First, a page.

Tales of the Pinkie – Richard Seymour

Pinkies in Seattle“I joined the Pink Singers in 1988, walking into the rehearsal ‘dungeon’ that was the basement of the London Lesbian & Gay Centre, in Farringdon. I was young and a bit nervous at first, but soon found a place in the tenor section and started to sing my heart out for the next seven years.
The first big event for me was a Christmas concert in Stratford. Why? Well it was my first concert and someone had suggested I sing a solo – Getting to be a Habit With Me from 42nd Street. I can still remember the words. I can’t remember who suggested I do it, so I can’t ‘thank’ them for the experience.
In Miami, disaster was averted when our accompanist, Brian, lost one of the pieces of music and had to run back to the dressing room. Philip Rescorla (our resident continuity announcer) was only vaguely aware of the problem and carried on making jokes. As he returned to his position next to me, I whispered, “Just in time” as Brian scampered back with the lost music.
Another highlight has to be our visit to Hamburg to perform at the European Festival of Song. Not only was I part of organising this trip, but I was also presenting the songs solo, as Philip was unable to attend. Aside from the presenting, there was a memorable boat tour of Hamburg harbour in the rain, and a not so memorable all night end-of-festival party (because I drank a lot and can’t remember much) followed by fresh fish from the early morning market.
Then on to our U.S. Tour of Seattle and Denver for the GALA Choruses festival. Personally, I managed to squeeze in a night in New York en route, watching gay men bungee jump into the East River, with my travelling companion, Pink Singer Paul Firth. Seattle was in the middle of a heat wave, so I had to get used to water shortages and my host’s suggestion of ‘letting it mellow if it is yellow’. Our opening number was “Keep it Gay” with the finale of bursting balloons full of glitter. Yes, it got everywhere – everywhere.
In Denver we started with a concert at the AT&T offices during their lunch break. I must have been a bit jet lagged, because my memory of this is the strange experience of performing to people eating sandwiches. More glitter. With two performances in Seattle and two in Denver, I also know that I was getting sick of saying the same joke during my introduction of the final song – “I was on a beach in Hollywood, laying on the sand looking at the stars – I think I got that the right way round”. In all, another memorable experience I will treasure forever. I found glitter in my passport at Heathrow.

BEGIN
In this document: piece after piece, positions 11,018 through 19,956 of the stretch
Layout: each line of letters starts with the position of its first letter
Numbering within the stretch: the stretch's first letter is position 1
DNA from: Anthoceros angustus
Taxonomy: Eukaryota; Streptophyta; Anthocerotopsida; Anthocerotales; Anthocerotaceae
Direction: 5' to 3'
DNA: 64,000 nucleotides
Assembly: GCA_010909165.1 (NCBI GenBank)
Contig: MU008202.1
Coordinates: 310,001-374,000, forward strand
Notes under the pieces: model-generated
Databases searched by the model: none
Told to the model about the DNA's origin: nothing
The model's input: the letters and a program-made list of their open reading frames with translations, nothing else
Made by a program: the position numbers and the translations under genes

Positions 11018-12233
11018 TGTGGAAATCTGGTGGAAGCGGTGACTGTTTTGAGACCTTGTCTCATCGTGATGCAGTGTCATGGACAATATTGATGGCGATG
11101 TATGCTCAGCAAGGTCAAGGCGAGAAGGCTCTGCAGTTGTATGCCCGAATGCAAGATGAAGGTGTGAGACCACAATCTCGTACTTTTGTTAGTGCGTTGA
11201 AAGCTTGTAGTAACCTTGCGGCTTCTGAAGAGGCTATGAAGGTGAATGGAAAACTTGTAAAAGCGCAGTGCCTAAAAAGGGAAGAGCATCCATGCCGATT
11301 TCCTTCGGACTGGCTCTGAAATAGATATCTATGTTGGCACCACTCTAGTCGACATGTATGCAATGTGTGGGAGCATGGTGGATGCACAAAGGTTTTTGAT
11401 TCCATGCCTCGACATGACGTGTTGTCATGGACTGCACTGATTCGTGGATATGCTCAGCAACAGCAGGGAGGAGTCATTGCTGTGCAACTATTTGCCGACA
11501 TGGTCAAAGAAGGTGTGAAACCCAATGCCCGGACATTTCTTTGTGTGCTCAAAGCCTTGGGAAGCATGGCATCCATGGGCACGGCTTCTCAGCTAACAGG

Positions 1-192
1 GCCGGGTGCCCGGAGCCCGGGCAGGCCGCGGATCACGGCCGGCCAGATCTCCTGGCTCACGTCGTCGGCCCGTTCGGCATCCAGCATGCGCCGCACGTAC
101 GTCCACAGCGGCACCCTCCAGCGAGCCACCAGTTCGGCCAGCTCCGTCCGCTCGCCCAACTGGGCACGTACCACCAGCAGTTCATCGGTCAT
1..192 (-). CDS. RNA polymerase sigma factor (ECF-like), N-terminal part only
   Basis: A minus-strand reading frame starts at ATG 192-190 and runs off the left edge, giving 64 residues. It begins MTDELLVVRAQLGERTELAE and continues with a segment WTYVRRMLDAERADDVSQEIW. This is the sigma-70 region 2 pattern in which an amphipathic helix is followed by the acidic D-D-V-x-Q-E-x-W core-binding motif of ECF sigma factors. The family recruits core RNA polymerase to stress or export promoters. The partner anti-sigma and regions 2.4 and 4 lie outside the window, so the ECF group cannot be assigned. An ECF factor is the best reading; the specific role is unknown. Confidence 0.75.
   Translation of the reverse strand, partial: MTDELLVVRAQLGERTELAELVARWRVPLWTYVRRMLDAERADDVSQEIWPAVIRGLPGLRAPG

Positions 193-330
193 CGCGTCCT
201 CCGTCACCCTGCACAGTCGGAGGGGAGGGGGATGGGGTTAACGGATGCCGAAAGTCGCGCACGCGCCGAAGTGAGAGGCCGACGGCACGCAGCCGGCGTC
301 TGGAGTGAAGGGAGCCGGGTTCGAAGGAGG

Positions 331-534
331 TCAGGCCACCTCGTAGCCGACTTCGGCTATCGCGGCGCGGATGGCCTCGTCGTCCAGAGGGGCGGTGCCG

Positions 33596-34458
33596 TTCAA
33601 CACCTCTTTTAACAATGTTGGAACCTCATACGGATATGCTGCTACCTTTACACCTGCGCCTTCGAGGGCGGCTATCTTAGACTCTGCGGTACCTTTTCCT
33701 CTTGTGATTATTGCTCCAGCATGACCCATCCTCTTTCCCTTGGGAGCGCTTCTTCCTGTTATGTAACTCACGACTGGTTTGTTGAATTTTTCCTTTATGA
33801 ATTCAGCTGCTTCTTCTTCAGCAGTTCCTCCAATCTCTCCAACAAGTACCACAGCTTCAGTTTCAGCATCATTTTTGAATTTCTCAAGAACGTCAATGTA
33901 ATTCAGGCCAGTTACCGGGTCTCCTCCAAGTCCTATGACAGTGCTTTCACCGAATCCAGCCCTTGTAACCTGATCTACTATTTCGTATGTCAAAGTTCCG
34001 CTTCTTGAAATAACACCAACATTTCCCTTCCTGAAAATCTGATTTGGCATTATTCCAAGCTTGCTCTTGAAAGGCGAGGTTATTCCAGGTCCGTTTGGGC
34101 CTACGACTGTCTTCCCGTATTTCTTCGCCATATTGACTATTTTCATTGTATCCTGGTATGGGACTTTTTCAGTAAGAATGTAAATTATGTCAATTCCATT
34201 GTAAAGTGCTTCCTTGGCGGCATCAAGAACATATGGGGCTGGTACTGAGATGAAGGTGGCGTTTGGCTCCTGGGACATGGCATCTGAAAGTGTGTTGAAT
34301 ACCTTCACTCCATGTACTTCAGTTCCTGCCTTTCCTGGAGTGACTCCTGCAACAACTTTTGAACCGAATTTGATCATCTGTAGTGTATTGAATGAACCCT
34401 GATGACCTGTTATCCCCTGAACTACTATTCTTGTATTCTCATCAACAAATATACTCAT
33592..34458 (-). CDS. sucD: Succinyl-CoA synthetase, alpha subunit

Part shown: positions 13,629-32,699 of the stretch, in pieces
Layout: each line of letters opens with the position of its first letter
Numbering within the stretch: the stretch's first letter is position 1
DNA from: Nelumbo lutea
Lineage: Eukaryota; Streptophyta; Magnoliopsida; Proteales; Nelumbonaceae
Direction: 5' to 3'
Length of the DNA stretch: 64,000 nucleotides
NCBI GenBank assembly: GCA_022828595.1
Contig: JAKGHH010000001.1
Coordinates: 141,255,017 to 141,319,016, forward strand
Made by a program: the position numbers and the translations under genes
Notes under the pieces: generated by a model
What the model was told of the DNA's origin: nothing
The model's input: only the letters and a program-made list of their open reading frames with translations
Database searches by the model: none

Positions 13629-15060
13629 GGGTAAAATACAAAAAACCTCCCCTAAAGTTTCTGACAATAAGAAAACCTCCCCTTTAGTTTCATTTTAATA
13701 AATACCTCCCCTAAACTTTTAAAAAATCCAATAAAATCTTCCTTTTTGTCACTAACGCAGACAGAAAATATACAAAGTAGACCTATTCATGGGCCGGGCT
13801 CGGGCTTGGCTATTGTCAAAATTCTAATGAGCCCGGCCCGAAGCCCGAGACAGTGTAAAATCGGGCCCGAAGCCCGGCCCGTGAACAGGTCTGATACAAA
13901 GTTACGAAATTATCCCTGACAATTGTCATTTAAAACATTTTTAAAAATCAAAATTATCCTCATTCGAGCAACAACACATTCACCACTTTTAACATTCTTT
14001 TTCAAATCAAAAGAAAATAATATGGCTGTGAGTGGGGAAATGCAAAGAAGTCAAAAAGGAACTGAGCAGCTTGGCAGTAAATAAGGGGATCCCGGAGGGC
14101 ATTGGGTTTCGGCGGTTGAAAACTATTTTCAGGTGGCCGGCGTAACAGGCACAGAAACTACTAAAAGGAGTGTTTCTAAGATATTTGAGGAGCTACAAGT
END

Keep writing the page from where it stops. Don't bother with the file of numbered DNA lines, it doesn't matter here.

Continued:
And how can I forget the magic act. When introducing the songs during a concert, I soon learnt that comedy was Philip’s department. I couldn’t keep up. So, together we developed a bit of magic involving a number of hankies, a pair of trousers with a hole in the pocket, and a very embarrassed audience member who had to confirm there was nothing in said pocket. Shame we never got to try the rabbit in a hat bit.
Above and beyond the concerts, tours, and gay pride performances, the most enduring memory I have is of the people I met and the laughing: Paul Firth, valiantly trying to choreograph movement; Barbara, quiet but dedicated; Philip Newton, close friend, duet partner and sometime treasurer; Tim, leading the altos; Rosie and her tambourine; and many more too numerous to list. Weekend retreats in a Norfolk caravan park, in the middle of March, freezing to death by the sea, scaring the locals, and singing.
I can honestly say my time with the Singers provided me with stories and memories to last a life time.”
Richard Seymour
Pinkie since 1988

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